Disease outbreaks in our food sources can have far-reaching and devastating consequences. To help eliminate diseases from poultry products, the federal government established the National Poultry Improvement Plan, or NPIP. Certification is voluntary and shows that poultry owners have taken the steps to protect their flocks.
Find a Provider
The federal government oversees the NPIP, but a state-level agency administers the certification program for each individual state. The agency that runs the NPIP certification is typically that state’s Department of Agriculture or a division of it. The NPIP website provides a full list of each state’s official NPIP coordinating agency and contact information. Once the poultry owner finds his state’s agency, he can determine what subpart he fits under for certification. NPIP utilizes six non-commercial subparts and four commercial subparts. Subparts describe the different types of poultry, such as chicken or waterfowl, and how they will be used, such as for commercial or private use.
Apply for Certification
The NPIP agency in each state typically has the poultry owner submit an application. The agency then performs an initial inspection of the owner’s property. The inspection checks to see that the property has all the proper equipment and facilities for raising healthy poultry. After inspections, the owner signs an agreement with that state’s agency, pays the appropriate fees and receives certification. The amount of certification fees varies greatly from state to state and depends on the owner’s certification subpart. Some states do not charge anything to participate in the program.
Perform Initial Testing
Most state NPIP agencies require the poultry owner to go through an initial testing process for Salmonella pullorum-typhoid. Owners can also test for mycoplasma and avian flu, though those tests are not mandatory. Many agencies perform this initial test during the inspection. The number of birds tested during the initial test, and each yearly test, vary from state to state. In Illinois, for example, the maximum number of birds that owners must test is 300. In Idaho, if a flock has fewer than 300 birds, all birds must be tested. Flocks larger than 300 only need 300 birds tested. To pass and earn NPIP certification, a flock must be free of the tested diseases.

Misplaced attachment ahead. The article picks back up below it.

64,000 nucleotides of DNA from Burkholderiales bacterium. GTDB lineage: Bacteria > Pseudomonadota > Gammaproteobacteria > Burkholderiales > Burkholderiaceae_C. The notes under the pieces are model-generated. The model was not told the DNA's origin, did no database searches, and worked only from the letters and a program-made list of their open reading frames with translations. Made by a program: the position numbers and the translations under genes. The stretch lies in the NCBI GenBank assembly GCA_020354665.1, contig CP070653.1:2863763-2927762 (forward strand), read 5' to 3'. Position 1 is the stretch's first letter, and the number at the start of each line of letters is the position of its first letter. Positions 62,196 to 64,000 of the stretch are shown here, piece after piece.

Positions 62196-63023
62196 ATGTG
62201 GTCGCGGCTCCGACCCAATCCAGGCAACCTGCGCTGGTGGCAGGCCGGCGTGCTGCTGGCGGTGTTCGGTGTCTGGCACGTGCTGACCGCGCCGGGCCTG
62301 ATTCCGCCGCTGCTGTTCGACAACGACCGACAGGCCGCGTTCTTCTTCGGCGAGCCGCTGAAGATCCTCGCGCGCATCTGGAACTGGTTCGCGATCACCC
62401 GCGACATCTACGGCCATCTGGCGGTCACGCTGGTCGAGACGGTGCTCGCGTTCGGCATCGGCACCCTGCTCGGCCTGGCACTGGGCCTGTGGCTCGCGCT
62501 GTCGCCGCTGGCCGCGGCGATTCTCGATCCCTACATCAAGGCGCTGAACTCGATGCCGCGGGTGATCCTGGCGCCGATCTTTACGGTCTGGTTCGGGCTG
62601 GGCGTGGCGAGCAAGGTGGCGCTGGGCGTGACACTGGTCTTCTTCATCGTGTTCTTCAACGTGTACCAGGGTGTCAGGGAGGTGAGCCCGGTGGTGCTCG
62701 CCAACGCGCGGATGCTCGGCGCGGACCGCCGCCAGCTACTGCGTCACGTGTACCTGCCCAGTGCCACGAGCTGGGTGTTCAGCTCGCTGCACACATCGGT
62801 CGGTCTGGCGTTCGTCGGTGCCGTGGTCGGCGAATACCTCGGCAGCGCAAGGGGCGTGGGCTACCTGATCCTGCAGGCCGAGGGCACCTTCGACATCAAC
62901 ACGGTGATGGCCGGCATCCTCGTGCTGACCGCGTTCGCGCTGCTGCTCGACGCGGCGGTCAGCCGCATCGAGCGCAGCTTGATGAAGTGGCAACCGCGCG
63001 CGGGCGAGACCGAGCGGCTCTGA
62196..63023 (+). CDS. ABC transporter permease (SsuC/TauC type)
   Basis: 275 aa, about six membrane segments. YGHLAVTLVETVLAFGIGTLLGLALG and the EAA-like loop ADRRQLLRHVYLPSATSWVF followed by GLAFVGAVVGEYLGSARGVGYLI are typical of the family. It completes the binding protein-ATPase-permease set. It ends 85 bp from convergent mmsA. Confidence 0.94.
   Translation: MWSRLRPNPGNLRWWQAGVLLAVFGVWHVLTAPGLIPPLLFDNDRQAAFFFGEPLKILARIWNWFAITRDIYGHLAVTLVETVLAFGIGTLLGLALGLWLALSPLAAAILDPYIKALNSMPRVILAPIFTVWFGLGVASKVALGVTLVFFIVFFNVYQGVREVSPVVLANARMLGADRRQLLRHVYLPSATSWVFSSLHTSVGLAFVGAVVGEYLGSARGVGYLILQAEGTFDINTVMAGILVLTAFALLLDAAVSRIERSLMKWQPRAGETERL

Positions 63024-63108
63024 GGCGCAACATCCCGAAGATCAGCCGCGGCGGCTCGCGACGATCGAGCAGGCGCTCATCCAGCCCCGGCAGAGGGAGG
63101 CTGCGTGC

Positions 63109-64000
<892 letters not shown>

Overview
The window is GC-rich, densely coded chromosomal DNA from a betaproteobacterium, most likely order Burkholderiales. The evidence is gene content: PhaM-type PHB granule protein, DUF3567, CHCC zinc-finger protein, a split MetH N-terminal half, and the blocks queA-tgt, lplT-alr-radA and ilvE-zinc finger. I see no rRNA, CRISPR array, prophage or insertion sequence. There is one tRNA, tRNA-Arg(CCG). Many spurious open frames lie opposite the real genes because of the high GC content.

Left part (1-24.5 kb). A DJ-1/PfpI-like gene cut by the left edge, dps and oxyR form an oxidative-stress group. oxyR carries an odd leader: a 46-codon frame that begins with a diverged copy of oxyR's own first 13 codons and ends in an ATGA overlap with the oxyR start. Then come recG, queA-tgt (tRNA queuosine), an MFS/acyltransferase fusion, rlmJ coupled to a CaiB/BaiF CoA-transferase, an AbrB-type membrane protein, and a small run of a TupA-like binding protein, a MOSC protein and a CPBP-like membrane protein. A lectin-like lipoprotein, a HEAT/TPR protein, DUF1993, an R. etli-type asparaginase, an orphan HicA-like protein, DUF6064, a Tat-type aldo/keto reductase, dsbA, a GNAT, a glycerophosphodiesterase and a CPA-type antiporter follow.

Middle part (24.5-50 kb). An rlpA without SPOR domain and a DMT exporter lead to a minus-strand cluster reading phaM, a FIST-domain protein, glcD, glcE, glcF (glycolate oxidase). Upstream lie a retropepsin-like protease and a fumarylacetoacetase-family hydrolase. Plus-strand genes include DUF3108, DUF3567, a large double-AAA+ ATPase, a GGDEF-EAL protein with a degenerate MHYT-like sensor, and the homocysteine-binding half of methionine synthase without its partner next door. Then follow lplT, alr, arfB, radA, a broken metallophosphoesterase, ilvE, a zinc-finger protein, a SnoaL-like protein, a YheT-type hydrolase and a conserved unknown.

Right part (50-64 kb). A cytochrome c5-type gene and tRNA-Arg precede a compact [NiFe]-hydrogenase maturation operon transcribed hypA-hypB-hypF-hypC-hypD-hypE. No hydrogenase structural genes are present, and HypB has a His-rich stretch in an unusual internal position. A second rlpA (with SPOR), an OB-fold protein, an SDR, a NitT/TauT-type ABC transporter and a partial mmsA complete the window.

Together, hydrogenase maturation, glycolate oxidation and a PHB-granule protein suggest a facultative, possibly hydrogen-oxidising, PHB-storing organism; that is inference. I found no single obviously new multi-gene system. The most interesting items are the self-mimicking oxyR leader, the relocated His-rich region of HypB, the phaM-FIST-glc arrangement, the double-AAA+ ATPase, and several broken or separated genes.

Submit to Yearly Testing
Earning certification means the owner agrees to yearly testing and monitoring for various poultry diseases, including Salmonella, mycoplasma and avian influenza. Depending on the state, poultry owners may have to do the testing themselves or the agency may perform the tests. In Idaho, for example, NPIP certified poultry owners must order testing equipment and receive training on the equipment before officially receiving certification. Some states allow individuals to go through training to become testers and provide their private testing services to poultry owners.
- National Poultry Improvement Plan: About
- National Poultry Improvement Plan: Official State Agencies
- The Idaho State Department of Agriculture: NPIP Certification
- Arkansas Livestock and Poultry Commission: NPIP
- Wisconsin Department of Agriculture, Trade and Consumer Protection: NPIP Application
- Illinois Department of Agriculture: NPIP
- Photo Credit RoosterHD/iStock/Getty Images
PIP Insurance Definition
Personal Injury Protection (PIP) is the part of auto insurance that covers the medical expenses for you and the passengers in your...
How to Get Married
Whether you're dying for a big, formal wedding or just want to tie the knot without a lot of fanfare, here are...
How to Get A+ Certification
Certification in A+ is offered by CompTIA. It's a popular and widely accepted certification that certifies a computer technician's expert knowledge of...
How to Obtain NCIC Certification
The National Crime Information Center certifies law enforcement employees. The certification requirements and the process, however, vary slightly from state to state....
How to Get an NPI Number for Medical Billing
The Health Insurance Portability and Accountability Act of 1996 mandated the use of a standard identification for all health care providers. This...
How to Raise Pheasant Chicks
Pheasants are native to Asia and Russia, and are most commonly used as game birds. Many chicks are solely raised to be...